Casting the Perfect Doctor Who Movie

Doctor Who has been around since 1962. As long as I have been old enough to watch television it was the show that the “brainy” kids liked, and it gave die-hard fans an air of sophistication. In 1989 the series ended only to be brought back with a bang decades later to the delight of fans. It picked up where the old series left off bringing us new incarnations of the Doctor, cool sidekicks and plenty of fun. Some say Dr. Who is so popular it should be made into a movie. Imagining the Tardis up on the big screen makes us wonder. How could they bring off a movie version of this sci-fi classic and give it the treatment it deserves?

Many fan fiction enthusiasts have written stories featuring Sherlock meets The Doctor called “SuperWhoLock” and other such works, but would Benedict Cumberbatch be good in the title role? Not really as he is too cool and smooth. You need a guy whose cute but a bit of a geek. How about Johnny Galecki? He would rock that role!

Then comes the problem of who would write the script. I am not a fan of Steven Moffitt– not at all. He tends to come off as kind of a sexist adolescent in his writing. Okay, feel free to tell me that “The Moff” is the greatest, but I won’t believe you. When he first saw Karen Gillian who was cast to play Amy Pond, Steven had the nerve to complain that she was “wee and dumpy”. Are you kidding?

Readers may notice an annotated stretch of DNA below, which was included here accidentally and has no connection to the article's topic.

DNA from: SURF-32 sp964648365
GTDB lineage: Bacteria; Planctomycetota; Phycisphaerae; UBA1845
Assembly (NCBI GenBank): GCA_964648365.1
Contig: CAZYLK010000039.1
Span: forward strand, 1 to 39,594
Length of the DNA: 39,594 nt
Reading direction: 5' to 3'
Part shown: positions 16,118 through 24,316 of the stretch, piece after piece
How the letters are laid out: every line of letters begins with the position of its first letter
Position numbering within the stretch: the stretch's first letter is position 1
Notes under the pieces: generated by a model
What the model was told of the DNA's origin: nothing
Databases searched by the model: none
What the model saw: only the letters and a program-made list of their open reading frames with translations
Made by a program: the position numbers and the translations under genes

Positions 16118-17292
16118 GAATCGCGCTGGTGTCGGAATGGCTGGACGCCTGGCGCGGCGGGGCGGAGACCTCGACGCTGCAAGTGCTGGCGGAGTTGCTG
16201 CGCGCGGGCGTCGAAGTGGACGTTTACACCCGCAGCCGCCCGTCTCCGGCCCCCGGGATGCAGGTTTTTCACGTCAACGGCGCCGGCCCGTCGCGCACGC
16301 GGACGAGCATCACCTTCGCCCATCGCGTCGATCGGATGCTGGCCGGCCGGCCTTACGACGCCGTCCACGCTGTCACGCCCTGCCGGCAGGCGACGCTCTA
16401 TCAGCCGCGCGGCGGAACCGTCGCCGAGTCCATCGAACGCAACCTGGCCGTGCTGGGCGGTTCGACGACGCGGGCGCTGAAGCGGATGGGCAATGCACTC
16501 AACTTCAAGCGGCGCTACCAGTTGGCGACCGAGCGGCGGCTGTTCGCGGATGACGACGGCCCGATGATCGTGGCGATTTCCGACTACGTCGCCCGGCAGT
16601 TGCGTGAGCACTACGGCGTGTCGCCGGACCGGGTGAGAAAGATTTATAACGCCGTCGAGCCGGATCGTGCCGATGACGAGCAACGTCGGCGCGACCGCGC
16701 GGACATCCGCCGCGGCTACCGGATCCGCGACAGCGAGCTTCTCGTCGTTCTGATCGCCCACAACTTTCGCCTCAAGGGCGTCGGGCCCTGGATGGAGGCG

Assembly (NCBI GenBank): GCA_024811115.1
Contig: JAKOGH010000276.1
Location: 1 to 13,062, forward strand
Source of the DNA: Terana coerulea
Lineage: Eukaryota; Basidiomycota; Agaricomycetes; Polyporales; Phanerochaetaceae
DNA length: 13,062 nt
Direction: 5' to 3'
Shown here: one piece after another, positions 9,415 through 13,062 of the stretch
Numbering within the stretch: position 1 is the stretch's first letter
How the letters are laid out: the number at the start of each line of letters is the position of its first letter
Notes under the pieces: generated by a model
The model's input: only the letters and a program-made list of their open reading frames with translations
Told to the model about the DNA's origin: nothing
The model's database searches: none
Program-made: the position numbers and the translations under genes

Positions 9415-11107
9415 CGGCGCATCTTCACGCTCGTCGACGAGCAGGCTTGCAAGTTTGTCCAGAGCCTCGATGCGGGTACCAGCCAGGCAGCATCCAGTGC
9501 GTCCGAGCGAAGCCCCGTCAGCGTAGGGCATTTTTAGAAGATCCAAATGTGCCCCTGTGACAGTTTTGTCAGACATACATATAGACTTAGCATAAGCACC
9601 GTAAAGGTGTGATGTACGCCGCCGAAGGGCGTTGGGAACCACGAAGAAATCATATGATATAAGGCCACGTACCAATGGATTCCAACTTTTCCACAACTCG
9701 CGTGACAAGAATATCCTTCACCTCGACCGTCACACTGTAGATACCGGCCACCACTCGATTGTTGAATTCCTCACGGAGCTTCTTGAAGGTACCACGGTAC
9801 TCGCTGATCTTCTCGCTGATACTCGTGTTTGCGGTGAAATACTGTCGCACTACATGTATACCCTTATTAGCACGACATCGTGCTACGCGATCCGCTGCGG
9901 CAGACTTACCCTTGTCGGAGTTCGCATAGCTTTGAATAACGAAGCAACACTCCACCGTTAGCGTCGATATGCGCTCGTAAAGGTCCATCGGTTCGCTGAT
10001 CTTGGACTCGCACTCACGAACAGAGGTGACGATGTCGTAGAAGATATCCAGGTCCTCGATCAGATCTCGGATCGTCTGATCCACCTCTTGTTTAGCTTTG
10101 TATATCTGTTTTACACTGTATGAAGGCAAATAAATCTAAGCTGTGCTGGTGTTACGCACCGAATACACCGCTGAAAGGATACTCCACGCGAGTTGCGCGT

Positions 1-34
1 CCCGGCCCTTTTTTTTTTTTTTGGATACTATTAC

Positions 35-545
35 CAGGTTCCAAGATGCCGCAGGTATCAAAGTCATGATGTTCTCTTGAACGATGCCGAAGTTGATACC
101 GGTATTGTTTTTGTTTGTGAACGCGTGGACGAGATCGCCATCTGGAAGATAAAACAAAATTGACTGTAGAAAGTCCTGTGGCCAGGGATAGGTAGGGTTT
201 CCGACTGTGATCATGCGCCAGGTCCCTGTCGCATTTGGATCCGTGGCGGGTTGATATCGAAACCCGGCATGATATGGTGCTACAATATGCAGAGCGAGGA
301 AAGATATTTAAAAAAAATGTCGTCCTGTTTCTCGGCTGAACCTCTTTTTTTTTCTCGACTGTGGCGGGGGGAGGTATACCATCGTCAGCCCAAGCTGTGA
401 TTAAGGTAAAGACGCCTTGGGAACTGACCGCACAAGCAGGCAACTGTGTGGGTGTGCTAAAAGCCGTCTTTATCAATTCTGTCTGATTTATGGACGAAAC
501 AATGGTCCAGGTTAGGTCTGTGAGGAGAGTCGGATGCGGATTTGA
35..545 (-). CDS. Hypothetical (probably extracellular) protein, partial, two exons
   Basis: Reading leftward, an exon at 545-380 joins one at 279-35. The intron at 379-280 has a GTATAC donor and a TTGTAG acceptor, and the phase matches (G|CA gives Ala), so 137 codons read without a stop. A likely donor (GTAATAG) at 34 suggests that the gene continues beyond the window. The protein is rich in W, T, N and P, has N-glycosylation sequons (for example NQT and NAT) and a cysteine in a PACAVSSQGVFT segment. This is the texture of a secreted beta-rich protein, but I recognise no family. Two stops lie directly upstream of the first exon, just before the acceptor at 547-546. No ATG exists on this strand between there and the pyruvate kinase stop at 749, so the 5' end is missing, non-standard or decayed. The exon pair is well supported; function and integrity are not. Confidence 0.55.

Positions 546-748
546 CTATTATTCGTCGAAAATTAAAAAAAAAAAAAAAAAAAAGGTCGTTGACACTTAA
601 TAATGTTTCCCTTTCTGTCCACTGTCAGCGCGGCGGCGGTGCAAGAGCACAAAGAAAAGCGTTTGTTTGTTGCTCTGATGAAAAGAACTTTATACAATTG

There are websites dedicated to Moffat’s dumb sexist remarks, so some wish he would just take his plot holes and go away. However, his writing partner on Sherlock, the great and fabulous Mark Gatiss, whose Sherlock scripts I believe are the best, could do the job nicely. Gatiss has guest starred on Dr. Who before, so he could also play a role in the film. He makes a great villain!

As for the “companion” why not bring back Billie Piper as Rose. I just love Rose’s working class roots, her fearless determination and her wonder at all of the sights and adventures she had with The Doctor. Another good choice would be to bring back Amy Pond (Karen Gillian) and Rory (Arthur Darvill). For a movie to work fans would need some familiar faces to deal with the transition.

But the real reason I personally would not like to see a Dr. Who movie is economics. Some of today’s youth have a hard time scraping up the cash to go to the movies. When I was a kid living in an apartment in the South Bronx I could just flick on Channel 9 and enjoy. Now we need to tune into BBC America to have the Doctor Who experience but it is still much more accessible for anyone with extended cable TV or streaming service than taking the whole family to the movies.

Then if it’s a movie we have the whole CGI debate and folks will weigh in on whether or not they liked the way the Dalek’s were portrayed It would take our favorite TV show and make it into a box office marketing pitch. Nope, it’s best when it comes to Dr. Who to leave it on TV where it has always belonged.

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